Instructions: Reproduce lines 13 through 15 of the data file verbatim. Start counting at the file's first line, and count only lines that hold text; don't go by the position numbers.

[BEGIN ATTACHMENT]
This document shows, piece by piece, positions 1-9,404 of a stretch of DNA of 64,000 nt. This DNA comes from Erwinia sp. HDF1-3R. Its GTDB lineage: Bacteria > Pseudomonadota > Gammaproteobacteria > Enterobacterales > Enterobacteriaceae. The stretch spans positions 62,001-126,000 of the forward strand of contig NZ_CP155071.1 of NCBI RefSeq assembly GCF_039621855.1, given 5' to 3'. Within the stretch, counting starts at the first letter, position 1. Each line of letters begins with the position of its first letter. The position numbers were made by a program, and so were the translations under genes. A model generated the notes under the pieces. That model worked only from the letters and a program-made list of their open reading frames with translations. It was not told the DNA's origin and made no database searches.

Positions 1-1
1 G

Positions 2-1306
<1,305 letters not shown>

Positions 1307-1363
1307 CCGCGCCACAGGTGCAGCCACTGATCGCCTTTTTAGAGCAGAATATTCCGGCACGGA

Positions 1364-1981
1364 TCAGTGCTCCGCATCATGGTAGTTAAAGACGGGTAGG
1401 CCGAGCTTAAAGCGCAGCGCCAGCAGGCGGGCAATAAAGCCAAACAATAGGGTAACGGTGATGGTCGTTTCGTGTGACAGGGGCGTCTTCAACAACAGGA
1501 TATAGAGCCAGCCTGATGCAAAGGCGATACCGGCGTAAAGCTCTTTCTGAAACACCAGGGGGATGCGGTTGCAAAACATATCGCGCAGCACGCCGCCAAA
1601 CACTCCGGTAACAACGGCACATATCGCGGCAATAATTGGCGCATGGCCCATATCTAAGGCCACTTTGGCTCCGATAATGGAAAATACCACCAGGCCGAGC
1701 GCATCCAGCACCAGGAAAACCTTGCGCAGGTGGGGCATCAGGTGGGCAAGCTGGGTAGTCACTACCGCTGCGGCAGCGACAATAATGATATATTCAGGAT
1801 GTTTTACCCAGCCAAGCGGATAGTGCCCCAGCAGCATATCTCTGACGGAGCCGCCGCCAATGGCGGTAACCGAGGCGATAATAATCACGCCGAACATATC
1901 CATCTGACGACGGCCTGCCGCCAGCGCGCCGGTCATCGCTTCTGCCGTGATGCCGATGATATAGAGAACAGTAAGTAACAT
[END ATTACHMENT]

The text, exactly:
1701 GCATCCAGCACCAGGAAAACCTTGCGCAGGTGGGGCATCAGGTGGGCAAGCTGGGTAGTCACTACCGCTGCGGCAGCGACAATAATGATATATTCAGGAT
1801 GTTTTACCCAGCCAAGCGGATAGTGCCCCAGCAGCATATCTCTGACGGAGCCGCCGCCAATGGCGGTAACCGAGGCGATAATAATCACGCCGAACATATC
1901 CATCTGACGACGGCCTGCCGCCAGCGCGCCGGTCATCGCTTCTGCCGTGATGCCGATGATATAGAGAACAGTAAGTAACAT